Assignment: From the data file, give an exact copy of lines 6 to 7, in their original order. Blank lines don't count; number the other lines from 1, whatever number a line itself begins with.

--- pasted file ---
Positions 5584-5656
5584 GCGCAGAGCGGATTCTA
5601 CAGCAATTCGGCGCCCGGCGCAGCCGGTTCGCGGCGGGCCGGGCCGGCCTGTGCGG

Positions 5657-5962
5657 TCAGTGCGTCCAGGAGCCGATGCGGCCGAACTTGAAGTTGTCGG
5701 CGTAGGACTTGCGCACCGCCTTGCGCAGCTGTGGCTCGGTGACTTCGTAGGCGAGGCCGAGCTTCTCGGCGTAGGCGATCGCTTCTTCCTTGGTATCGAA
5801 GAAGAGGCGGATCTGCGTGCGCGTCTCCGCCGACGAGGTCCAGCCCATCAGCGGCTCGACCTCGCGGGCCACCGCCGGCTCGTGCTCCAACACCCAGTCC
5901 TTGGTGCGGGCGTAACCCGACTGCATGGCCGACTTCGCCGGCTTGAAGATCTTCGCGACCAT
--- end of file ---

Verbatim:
5701 CGTAGGACTTGCGCACCGCCTTGCGCAGCTGTGGCTCGGTGACTTCGTAGGCGAGGCCGAGCTTCTCGGCGTAGGCGATCGCTTCTTCCTTGGTATCGAA
5801 GAAGAGGCGGATCTGCGTGCGCGTCTCCGCCGACGAGGTCCAGCCCATCAGCGGCTCGACCTCGCGGGCCACCGCCGGCTCGTGCTCCAACACCCAGTCC